February 22, 2020

-7° C, A few clouds

Full Forecast


Advertise With Us

Six years of losses will help reap billions in the future: Manitoba Hydro

A rendering of the $6.5-billion Keeyask dam on the Nelson River


A rendering of the $6.5-billion Keeyask dam on the Nelson River

Hey there, time traveller!
This article was published 13/6/2015 (1715 days ago), so information in it may no longer be current.

Manitoba Hydro says six consecutive years of losses will help reap billions in profits in the future.

Tougher environmental laws in the U.S. that require carbon reductions of 30 per cent by 2030 will help Manitoba's largest Crown corporation realize its brighter future.

Manitoba Hydro spokesman Scott Powell said the simple plan is already paying dividends. As more coal-burning power plants in the American Midwest close, the demand for electricity will be met by Hydro's northern dams, which includes the Keeyask generating station that's under construction.

"We do have a number of signed export contracts in place now and into the future with a total value of approximately $10.1 billion," Powell said. "The firm export contracts, they are signed and sealed."

Powell said besides negotiating for additional firm export contracts with U.S. utilities, Hydro also continues discussions with Saskatchewan. Hydro has signed two deals with Saskatchewan worth more than $100 million.

Manitoba Hydro is before the Public Utilities Board asking for a 3.95 per cent rate increase for the coming year. Hydro argues it needs the increase, and consecutive years of similar increases, to help it pay for the $4.6-billion Bipole III transmission line and $6.5-billion Keeyask dam on the Nelson River.

Hydro also wants approval to build a new transmission line to Minnesota and plans to spend billions in the next decade replacing older pieces of its production and distribution systems.

The utility predicts six consecutive years of losses, ranging from $75 million to $192 million, from 2018 to 2024, before it returns to the black.

Opposition Conservatives claim government interference in Hydro could bankrupt the province.

The governing NDP says building dams and transmission lines will keep power rates low here.

Powell said recent low export prices add to the confusion.

Hydro has revised its numbers to show export prices from 2016 to 2036 will be seven per cent lower, on average.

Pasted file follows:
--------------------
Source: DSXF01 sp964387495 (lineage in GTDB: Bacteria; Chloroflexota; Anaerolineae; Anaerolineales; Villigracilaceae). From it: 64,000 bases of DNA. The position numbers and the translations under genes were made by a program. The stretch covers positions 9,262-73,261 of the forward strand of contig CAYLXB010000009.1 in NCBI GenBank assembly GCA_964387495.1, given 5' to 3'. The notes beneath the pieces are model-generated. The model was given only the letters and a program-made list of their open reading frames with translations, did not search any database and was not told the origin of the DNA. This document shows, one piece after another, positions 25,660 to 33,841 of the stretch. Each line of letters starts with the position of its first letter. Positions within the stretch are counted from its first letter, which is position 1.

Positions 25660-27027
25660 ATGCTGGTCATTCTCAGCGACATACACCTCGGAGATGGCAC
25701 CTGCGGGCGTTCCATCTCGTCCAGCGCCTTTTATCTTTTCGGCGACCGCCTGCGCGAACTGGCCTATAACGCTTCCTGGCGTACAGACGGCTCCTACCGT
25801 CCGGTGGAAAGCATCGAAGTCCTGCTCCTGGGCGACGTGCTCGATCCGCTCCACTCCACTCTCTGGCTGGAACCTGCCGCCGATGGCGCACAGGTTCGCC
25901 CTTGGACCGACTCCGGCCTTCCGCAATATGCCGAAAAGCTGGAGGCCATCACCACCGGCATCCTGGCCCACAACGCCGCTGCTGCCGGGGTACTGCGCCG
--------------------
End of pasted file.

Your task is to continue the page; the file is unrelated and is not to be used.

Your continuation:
"The firm contracts are absolute," he said.

"With the spot market, the option there is you either dump the water in the spillways (without generating electricity) or you sell it on the spot market for what you can get. The option is zero and it's a waste of water."

Working on Hydro's side is its membership in the MidContinent Independent System Operator (MISO) that oversees the regional electrical grid of 15 U.S. states. Manitoba Hydro is the only Canadian utility that's part of MISO.

"It provides us access to a good market in the U.S.," Powell said. "By acting as a clearing house for all power generation created within MISO's jurisdiction, we now have electronic access into a much larger market than we used to.

"This results in higher prices for energy than may be possible if we were phoning individual customers when we had excess energy for sale."

Many of the states in the MISO market are moving to wind and solar power to replace some of the energy from coal, but it's generally accepted these renewable forms of energy are intermittent. MISO and state utilities can't depend on wind and solar to keep the lights on in winter.

Powell said that's why some U.S. utilities have inked firm deals to buy hydro power from Manitoba.

"We're working on stuff all the time," Powell said. "We are also always pursuing new deals that make sense for our ratepayers."



Advertise With Us

Special Notice: A widespread problem is occurring with our commenting platform; many readers are not able to see comments or submit them. We have notified spot.im, the company that provides the commenting platform, about the outage and await a solution.



Advertise With Us